Perhaps a more accurate title for this post would be “what happened when I stopped putting pressure on myself to exercise”. Because for the past month that’s exactly what I did.
I know, I know for someone who preaches exercise and just generally promotes an active lifestyle it seems pretty out of character to choose to be sedentary for a month. I suppose I have some explaining to do.
I’ve been very honest with you regarding my struggles surrounding food, but I’ve stayed away from vocalizing my issues around exercise. Partially because I’m still pretty in the thick of it, but also because I feared being called out as a hypocrite.
I find I’m much better able to sort through my thoughts and share them with you guys when it’s in hindsight, but this time I’m hoping that sharing my struggles as they happen can both inspire you but also recruit you to help me. I want you to know that my life certainly isn’t perfect and I definitely don’t have this whole health thing figured out.
I’m telling you this because lately I’ve been realizing that my relationship with exercise is far from healthy.
Exercise has been and I suspect will always be my vice. Learning to eat intuitively was a challenge but learning to move intuitively has proved to be one of my biggest obstacles.
I often find myself wishing I could just un-know information. Wishing away the number of calories burned while running, the benefits of strength training, how to build muscle and stick to a training plan. Yearning to get back to a time when exercising was something you just did, rather than part of some larger goal you’re trying to achieve.
But these days, I find it hard to let this information go. Suddenly, “only” working out 4 days a week riddles me with guilt and anxiety and irrational fears that even I can’t explain. Rather than celebrating the fact that I moved and challenged myself for 4 days, I focus on the 3 days that I didn’t.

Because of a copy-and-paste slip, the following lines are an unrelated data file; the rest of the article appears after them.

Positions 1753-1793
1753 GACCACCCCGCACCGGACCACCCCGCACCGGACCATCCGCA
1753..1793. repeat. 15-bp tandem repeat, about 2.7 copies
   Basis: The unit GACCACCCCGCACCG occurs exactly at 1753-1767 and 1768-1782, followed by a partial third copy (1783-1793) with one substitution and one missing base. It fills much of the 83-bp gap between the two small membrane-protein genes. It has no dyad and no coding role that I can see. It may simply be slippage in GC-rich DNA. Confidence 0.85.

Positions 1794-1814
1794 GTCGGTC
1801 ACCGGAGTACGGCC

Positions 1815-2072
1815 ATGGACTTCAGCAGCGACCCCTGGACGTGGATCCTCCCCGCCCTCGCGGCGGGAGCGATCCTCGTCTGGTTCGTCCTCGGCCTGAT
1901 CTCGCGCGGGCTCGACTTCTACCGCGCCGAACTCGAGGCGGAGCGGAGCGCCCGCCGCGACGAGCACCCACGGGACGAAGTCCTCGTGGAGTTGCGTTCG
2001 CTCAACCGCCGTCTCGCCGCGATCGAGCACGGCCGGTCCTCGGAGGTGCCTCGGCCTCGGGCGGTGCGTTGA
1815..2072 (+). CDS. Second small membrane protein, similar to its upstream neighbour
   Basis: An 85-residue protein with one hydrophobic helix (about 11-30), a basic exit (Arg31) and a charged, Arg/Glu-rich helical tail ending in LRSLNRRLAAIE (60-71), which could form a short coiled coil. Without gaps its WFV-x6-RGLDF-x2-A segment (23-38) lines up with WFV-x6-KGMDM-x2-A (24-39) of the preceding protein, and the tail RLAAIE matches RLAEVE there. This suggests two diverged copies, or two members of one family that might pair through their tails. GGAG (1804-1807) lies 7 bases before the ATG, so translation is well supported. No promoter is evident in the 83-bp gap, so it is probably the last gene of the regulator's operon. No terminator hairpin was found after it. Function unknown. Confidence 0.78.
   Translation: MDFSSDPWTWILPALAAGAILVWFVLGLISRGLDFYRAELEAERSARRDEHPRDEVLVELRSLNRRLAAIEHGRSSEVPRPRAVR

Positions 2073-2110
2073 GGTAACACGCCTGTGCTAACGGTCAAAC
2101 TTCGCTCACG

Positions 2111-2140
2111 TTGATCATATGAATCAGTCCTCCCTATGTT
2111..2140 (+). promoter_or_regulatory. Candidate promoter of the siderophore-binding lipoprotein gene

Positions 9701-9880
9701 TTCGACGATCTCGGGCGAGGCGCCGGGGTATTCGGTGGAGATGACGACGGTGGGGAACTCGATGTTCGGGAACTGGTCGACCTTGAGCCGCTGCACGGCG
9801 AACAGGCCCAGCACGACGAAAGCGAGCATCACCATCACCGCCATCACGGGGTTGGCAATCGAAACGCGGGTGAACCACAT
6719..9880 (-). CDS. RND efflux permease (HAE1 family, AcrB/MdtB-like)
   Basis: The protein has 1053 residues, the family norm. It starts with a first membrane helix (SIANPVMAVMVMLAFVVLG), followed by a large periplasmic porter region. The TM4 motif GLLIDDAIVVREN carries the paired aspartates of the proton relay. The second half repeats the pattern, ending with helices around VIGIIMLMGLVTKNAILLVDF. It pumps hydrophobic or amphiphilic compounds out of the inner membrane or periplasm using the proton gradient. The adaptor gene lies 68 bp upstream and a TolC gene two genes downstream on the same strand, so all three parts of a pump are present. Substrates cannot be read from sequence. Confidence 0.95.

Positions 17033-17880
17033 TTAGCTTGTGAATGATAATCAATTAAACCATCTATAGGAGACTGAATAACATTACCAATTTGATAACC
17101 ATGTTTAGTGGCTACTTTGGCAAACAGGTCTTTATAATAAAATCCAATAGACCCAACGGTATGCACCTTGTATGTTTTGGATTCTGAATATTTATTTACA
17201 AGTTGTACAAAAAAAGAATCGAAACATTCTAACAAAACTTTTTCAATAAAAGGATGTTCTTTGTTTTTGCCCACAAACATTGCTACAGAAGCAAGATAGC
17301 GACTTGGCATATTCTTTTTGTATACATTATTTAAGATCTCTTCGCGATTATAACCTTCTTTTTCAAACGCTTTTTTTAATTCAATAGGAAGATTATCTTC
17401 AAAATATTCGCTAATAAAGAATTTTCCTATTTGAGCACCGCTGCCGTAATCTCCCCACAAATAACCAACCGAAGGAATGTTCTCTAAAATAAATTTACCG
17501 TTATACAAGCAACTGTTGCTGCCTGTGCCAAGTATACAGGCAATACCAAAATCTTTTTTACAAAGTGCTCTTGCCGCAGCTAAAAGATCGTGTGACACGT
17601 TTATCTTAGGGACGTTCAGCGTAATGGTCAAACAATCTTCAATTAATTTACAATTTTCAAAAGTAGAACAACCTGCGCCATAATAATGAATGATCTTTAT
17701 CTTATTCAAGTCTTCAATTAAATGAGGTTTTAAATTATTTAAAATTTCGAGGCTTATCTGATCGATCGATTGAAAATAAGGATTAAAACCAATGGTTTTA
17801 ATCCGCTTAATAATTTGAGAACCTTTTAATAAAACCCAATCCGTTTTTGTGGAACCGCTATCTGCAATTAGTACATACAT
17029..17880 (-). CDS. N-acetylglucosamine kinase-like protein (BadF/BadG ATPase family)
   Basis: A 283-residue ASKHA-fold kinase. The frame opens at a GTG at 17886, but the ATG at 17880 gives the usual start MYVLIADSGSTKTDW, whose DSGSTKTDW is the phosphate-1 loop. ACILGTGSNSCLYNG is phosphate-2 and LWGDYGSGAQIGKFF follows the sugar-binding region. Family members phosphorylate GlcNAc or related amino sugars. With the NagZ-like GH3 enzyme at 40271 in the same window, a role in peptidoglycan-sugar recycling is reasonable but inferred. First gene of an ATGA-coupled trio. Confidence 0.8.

Did I balance enough cardio to strength?
Am I stronger than I was last week?
Can I run a little further?
These kinds of thoughts wax and wane in my brain. When I think them through objectively I realize that the entire purpose of exercise (to keep me healthy and strong) are being entirely negated by my stress surrounding it.
It reached a point where exercise was just another thing on my to-do list adding pressure and anxiety to my life. It stopped being about moving my body, but whether I was meeting the expectation I set for myself as an active person.
Interestingly, these thoughts have nothing to do with how I look – thoughts that plagued me for many years in the past – but with whether I was living up to my brand. A brand that encourages movement and exercise as part of a healthy lifestyle.
But what I’m beginning to learn is that no amount of physical activity can help us tackle our mental health. Being healthy and in my case, inspiring others to be healthy requires that we support our mental health as much, if not more than our physical health. I’ve come to realize that my disordered relationship with exercise has been threatening my mental health. That I was putting my body first, and my brain second, forgetting entirely that they depend on each other to function at their best.
So what did I do? I stopped exercising. Entirely. With the exception of a few workouts here and there (you try going on vacation with Fit Foodie Finds…), I took exercise off my to-do list. I ditched the goals, and the expectations and gave myself permission to move if I wanted to, but with no plan dictating how to do that.
Having a dog prevented me from becoming entirely sedentary, but besides our daily walks I learned to embrace other ways of supporting my body. Instead of dragging myself to the gym, I read a book. Instead of forcing myself to go to a class, I sipped a new tea and took a nap. I did everything my body was telling me to do. I relaxed.
So what happened?
Everything. I put no specific timeline on myself for when I’d dip my toes back into working out but here I am a month later feeling invigorated and slightly more aware of how damn smart our bodies really are.
And for those of you wondering…
Here’s What DIDN’T Happen When I Stopped Working Out
I did not balloon or turn into a sloth whale (yes, this is what I imagined in my head). I don’t own a scale, but none of my clothes fit any differently and I still felt pretty bad-ass going bathing suit shopping.
I didn’t suddenly notice a new roll on my tummy or less definition in my arms. I didn’t have to go out and buy new jeans or spend the entire month wearing moo-moos.
In fact I feel a lot more comfortable in my body than I did before this experiment.
Here’s What DID Happen When I Stopped Working Out
I became a lot more aware of how great it feels to prioritize self-care. In some crazy way, taking that time that I normally allotted to working out and instead dedicated to doing what felt right to me made me a better person towards others. I was more attentive and patient because I felt less pressured or burdened.